These were the neurotic, the political, the satirical, the unrelenting and groundbusting works that showed up just as Cold War America was showing its fissures.

The strip, eventually called Feiffer, was blown up in black and white behind him on stage (although he drew in color for other media, “I never felt the color was comfortable or necessary,” he said). He dissected his selection of cartoons aloud, giving voice to the appealing fragile lines on paper. He voiced, with surprising accuracy, Lyndon Johnson, Henry Kissinger, Sigmund Freud, Gandhi and others as they appeared in his drawn boxes. He kept the audience spellbound. In the dark, he was a man telling stories.

And that’s just what he was with his daughter, Julie, when he realized he could write children’s books. She demanded that he make up a story each night, which he did before promptly falling asleep himself, remembering nothing the next morning. However, the night he made up Bark, George — a story about a puppy who does not sound like a puppy no matter how his mother demands that he bark — he knew he had a good one, and forced himself up for long enough to jot down the idea. Just as well, he said, because in the morning he remembered nothing until he saw the notes that became one of his most beloved books.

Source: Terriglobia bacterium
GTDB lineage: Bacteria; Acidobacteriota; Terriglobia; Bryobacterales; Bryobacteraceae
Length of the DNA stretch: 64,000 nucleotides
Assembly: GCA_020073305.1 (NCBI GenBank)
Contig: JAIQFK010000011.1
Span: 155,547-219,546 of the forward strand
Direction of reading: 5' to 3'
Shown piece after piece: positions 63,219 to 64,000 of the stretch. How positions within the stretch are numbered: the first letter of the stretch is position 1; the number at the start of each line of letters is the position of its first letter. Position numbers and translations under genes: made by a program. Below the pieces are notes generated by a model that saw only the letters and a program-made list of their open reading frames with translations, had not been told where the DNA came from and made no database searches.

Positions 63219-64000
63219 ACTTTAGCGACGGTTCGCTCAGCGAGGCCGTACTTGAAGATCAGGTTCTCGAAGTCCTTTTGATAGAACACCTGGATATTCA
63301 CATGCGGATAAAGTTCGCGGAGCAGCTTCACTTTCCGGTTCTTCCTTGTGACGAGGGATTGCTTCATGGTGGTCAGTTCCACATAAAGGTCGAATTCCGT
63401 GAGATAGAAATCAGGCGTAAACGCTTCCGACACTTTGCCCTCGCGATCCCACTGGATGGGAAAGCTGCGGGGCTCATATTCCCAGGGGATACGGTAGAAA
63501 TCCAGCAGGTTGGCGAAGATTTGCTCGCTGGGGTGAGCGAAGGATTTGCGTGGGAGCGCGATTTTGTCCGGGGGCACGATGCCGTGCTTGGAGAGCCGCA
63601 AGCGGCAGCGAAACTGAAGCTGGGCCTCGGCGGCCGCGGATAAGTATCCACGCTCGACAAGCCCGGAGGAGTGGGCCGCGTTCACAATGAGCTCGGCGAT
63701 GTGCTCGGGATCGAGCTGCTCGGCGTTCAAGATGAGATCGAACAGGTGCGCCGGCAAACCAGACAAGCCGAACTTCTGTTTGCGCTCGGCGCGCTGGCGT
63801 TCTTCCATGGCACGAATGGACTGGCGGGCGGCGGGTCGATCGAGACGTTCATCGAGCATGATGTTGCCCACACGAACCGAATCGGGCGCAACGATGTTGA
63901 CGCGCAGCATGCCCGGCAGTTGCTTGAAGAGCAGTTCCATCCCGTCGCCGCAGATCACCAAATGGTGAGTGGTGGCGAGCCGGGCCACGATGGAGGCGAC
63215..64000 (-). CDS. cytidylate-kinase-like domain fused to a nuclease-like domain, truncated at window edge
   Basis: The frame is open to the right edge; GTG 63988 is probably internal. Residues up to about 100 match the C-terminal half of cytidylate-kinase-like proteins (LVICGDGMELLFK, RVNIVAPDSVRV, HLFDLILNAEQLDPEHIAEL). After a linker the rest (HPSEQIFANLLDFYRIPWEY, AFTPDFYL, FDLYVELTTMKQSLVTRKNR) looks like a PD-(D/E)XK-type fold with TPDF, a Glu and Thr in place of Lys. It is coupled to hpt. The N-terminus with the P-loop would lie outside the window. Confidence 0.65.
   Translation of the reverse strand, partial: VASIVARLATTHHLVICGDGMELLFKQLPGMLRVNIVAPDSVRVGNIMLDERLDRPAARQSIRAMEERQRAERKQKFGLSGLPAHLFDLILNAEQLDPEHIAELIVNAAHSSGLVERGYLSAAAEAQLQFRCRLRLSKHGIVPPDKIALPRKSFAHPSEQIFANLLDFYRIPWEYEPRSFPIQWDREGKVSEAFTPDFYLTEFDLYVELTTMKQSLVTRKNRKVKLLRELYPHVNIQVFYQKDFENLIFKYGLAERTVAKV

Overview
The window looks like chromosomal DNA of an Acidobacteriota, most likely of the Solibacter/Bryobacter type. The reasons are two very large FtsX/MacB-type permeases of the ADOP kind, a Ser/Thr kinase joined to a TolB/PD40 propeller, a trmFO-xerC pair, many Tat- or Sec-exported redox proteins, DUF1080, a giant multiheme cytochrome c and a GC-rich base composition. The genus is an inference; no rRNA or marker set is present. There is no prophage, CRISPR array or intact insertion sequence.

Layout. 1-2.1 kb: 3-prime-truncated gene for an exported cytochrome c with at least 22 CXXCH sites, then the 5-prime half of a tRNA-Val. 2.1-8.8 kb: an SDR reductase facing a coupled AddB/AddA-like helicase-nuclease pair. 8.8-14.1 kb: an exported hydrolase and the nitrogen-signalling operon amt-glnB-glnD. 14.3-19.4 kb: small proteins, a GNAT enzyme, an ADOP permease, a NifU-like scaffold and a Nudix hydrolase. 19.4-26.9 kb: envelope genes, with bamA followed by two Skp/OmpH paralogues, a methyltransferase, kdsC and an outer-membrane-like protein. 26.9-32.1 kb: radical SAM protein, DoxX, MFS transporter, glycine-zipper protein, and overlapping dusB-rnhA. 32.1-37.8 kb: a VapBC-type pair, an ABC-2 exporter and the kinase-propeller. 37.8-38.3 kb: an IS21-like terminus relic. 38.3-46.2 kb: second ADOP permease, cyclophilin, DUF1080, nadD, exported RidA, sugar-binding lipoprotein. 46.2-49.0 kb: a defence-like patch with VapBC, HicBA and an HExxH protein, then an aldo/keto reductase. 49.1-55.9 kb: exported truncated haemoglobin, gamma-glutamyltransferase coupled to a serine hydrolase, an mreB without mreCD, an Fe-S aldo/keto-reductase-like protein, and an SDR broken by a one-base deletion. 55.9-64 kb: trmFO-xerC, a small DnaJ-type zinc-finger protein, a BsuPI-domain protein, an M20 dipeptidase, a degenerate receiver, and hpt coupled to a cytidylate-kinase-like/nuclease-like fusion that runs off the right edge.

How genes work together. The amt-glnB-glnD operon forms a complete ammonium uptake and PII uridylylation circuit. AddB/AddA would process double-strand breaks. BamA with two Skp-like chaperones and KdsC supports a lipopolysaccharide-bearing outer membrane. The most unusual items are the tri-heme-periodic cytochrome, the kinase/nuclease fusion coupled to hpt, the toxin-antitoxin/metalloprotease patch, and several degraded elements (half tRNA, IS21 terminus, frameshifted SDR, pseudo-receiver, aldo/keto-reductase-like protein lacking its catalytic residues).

Cartooning is solitary work. The fun of writing for the theatre, he recalled, was the collaboration. But he’d left playwrighting and never dreamed he would again find the fun of collaboration which he did in children’s books. He has drawn with his author daughter, Kate Feiffer, Henry the Dog with No Tail, Which Puppy? and another called My Side of the Car, which will be released next April.

He danced through them all before taking questions with the help of playwright Marsha (’Night Mother) Norman and actor Eric Bogosian. One questioner asked about his expertise in drawing hands and feet. “Astaire danced with his hands . . . good actors act with their feet . . . these add theatricality to the cartoon,” he said.

But when he’s drawing, he has no idea what his hands are doing, he said. “I’m not in control of it . . . when it’s really good I don’t know what I’m doing.”

Maybe that’s why he’s happy to be where he is now, where “I am more eager to learn now, I value stupidity more.” And with that, he stuffed his hands back into his pockets and nodded, sheepishly and soaking it all in, as the audience rose again in applause.